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Olympia Part Two: Festival of Beauty

Olympia Part Two: Festival of Beauty (1938)

April. 25,1938
| Documentary

The Second part of Olympia, a documentary about the 1936 Olympic games in Berlin by German Director Leni Riefenstahl. The film played in theaters in 1938 and again in 1952 after the fall of the Nazi Regime.


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For the most part, this is just a continuation of the first part of "Olympia"--a documentary about the 1936 Berlin Olympics made by the notorious Leni Reifenstahl. Unlike her slobbering lover letter to Hitler in "Triumph of the Will", the "Olympia" films are NOT filled with German propaganda but are incredibly artistic films. They are filled with some of the best camera-work you'll ever see--and put more modern Olympic documentaries to shame in this regard. The films are gorgeous.The film begins with a lot of nudity--just like "Part One". This time, it's full of naked men doing all sorts of outdoorsy things--swimming, lounging, running and hanging out in the sauna. While it was not intended, there sure seemed to be a strong homo-erotic quality about it. But I assume the real purpose was to show an idealized view of modern Germans--like they are descendants of the original Greek athletes. Regardless, it's a lot of naked blond men cavorting about...artistically.Like "Part One", following this very artsy beginning, the rest of the film is a straight documentary showing the various Summer Olympic events. In all cases, the camera-work was brilliant. But the ones that REALLY struck me were the yachting scenes. How Riefenstahl and her crew did these shots is a mystery. I THINK they tagged along in boats and shot some of the scenes with a telephoto lens. Others, I suspect, were re-created for the film to give it added close-up realism. Regardless, the camera shots were amazing.Unfortunately, however, like "Part One", the film got VERY dull because just showing event after event got tedious--especially since the viewers have no idea who any of these folks are and the events occurred 73 years ago. Of course it looked great and was supremely composed...but still kind of dull. My feeling is that if you are a film snob, cinemaniac or appreciate art films, watch this and the first installment. Others might just find it a tough viewing.By the way--get a load of the gymnastic events. First, the participants were only men. Second, they all performed outdoors! Interesting how times have changed!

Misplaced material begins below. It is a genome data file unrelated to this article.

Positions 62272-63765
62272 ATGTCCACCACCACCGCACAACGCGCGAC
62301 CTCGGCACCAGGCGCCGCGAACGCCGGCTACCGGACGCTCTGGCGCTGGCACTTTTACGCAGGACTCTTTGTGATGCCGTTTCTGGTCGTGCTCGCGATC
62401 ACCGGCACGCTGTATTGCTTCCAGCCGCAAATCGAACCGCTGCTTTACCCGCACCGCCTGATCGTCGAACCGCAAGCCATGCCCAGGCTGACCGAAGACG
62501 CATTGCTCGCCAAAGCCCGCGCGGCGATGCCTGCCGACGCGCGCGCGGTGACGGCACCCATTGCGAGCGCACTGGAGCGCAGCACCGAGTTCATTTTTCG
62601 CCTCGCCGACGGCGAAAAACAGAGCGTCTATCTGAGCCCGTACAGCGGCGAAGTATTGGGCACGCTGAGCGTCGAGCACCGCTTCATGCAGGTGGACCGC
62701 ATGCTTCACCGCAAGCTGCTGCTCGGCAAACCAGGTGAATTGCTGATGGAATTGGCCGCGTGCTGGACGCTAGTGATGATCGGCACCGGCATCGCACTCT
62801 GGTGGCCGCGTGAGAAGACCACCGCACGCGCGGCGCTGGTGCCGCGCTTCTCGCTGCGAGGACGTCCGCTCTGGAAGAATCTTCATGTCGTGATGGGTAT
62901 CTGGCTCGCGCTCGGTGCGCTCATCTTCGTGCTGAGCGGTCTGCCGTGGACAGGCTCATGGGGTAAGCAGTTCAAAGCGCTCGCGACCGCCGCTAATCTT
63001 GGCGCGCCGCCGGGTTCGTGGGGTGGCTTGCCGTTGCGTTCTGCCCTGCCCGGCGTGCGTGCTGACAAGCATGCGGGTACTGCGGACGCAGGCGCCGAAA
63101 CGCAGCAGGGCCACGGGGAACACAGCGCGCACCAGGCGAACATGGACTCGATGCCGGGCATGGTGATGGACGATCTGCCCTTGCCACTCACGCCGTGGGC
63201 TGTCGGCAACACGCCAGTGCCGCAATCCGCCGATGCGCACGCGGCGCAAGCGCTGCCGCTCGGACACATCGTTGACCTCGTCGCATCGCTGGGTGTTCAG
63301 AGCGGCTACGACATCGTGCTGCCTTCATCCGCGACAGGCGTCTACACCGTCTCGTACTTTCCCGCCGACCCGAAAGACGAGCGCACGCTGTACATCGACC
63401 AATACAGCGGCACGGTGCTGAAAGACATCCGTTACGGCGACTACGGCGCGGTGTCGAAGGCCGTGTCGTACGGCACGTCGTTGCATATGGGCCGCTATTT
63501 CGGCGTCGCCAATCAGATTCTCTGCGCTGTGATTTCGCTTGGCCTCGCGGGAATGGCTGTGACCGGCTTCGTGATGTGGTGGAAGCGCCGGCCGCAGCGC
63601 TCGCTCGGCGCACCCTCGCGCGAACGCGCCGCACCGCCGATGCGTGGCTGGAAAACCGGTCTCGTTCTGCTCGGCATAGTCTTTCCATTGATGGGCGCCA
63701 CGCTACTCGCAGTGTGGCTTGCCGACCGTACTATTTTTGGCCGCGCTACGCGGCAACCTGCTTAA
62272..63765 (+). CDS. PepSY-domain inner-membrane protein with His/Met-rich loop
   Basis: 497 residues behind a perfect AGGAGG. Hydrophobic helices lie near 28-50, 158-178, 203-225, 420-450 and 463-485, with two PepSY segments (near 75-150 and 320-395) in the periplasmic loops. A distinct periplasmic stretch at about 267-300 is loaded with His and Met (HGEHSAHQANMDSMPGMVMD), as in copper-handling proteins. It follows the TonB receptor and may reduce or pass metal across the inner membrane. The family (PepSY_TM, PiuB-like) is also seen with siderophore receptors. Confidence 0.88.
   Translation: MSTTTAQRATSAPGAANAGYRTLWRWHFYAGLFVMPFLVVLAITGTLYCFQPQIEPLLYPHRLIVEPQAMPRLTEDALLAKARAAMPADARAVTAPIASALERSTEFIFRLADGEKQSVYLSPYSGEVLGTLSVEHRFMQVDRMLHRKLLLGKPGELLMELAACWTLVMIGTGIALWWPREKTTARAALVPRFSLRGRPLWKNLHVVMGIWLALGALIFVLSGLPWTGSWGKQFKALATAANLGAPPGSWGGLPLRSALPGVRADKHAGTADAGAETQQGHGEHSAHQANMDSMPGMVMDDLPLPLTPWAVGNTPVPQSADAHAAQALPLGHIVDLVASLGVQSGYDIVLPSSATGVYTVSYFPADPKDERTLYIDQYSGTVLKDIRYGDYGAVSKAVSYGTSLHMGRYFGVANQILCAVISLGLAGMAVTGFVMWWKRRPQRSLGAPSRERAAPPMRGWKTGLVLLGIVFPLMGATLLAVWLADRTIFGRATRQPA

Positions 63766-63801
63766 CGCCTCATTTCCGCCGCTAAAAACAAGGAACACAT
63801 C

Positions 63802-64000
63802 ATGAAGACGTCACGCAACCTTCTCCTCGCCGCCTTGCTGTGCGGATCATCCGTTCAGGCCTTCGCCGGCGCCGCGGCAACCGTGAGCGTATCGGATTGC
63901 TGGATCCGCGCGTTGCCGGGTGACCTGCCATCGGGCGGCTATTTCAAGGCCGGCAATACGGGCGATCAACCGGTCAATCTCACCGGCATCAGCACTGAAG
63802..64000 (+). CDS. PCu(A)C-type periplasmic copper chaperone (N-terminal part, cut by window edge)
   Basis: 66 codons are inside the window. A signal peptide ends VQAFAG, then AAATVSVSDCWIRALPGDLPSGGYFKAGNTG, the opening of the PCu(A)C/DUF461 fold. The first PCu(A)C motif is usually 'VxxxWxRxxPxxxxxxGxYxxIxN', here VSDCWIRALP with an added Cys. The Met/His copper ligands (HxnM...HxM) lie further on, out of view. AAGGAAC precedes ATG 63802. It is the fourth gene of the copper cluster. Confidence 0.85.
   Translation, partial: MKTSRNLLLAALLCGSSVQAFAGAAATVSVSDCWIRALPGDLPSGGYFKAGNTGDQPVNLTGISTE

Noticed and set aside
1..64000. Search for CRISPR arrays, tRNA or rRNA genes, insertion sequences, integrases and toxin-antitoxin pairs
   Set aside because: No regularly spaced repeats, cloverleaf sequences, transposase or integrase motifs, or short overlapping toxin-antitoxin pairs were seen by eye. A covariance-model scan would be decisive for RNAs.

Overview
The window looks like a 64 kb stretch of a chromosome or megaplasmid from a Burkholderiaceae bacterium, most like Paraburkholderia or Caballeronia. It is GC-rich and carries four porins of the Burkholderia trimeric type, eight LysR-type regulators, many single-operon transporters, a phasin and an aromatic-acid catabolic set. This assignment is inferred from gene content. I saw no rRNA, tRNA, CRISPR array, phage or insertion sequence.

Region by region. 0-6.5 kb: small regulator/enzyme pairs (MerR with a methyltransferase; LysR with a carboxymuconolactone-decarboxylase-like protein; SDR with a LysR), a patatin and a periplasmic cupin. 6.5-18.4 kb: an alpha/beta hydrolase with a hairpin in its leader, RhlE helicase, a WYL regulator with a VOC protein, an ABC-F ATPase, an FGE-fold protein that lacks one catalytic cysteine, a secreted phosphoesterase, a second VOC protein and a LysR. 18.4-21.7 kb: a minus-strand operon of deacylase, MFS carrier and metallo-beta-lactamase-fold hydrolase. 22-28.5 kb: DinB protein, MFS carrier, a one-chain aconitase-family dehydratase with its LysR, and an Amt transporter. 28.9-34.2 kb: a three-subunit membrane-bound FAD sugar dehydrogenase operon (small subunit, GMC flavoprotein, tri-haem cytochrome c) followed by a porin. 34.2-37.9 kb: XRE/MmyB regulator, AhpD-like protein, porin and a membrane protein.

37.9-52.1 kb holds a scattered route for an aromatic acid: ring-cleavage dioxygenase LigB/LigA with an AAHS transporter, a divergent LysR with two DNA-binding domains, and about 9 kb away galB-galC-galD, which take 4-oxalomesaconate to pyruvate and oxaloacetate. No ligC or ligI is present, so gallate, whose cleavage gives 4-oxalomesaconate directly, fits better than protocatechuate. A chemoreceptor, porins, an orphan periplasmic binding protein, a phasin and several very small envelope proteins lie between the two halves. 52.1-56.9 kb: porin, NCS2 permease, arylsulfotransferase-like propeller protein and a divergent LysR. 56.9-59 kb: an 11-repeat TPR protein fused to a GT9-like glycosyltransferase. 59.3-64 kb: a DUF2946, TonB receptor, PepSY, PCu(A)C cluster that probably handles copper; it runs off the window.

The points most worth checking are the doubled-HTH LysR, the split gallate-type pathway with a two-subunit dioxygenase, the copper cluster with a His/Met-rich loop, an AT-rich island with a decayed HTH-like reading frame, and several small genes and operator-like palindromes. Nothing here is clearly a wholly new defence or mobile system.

Stephen Bailey

In a world where female directors ARE discriminated against and always have been it's a tragedy that this genius (Riefenstahl) destroyed her reputation by working for the Nazis. I've seen both the Olympiad films and they left me chilled, inspired, and ashamed of myself for being inspired by them. It is quite vicious and unashamed white-supremecist propaganda, but by God it's done well. I'm wondering if the so-called "olympic ideal" EVER existed now? Are the olympics about sport, or just a huge great marketing vehicle? Nowadays it's Coca-Cola & Nike; back in the 1930s it was Hitler and the Nazi Party. The 'message' of Olympiad is that National Socialist Germany is the highest evolution of human society and that Aryan supermen dominate sport. Riefenstahl did a brilliant job of presenting this case and I'm sure that to many people it seemed reasonable and seductive; but that was before Blitzkrieg and the Holocaust. It IS a wonderful film and Leni Riefenstahl was one of the most talented movie directors who ever lived, but let's never forget she was also a collaborator in this most evil of all regimes. My belief has always been that she knew exactly what Hitler was up to and happily took part because she never thought she'd be held to account for it. By all means watch Olympiad and be enthralled by it (just like I was) but remember, this is the devil's work - and it could happen again.

Brian Washington

This is a fairly good companion piece to the first film. Even though it doesn't have the emotional impact of Jesse Owens exploits you did get to see some of the great performances that took place during "Hitler's Games". This film and the first film will always be remembered as two of the greatest sports documentaries every produced.


If this film was never made, the current camera movements and angles we see today on television would probably never exist. Given unquestionable freedom, Leni Riefenstahl created a film which is bold in composition and visual aptitude. The motions of athleticism are caught beautifully, especially the diving sequence and the running sequences. While many will say Riefenstahl was a pro-Nazi film maker, one cannot deny the innovation she instilled in the art of film making. If you can take the near 4-hour running time and the fact there is no dialogue in the film, then experience this film for the power and breathtaking visuals, not the supposed pro-Nazi agenda.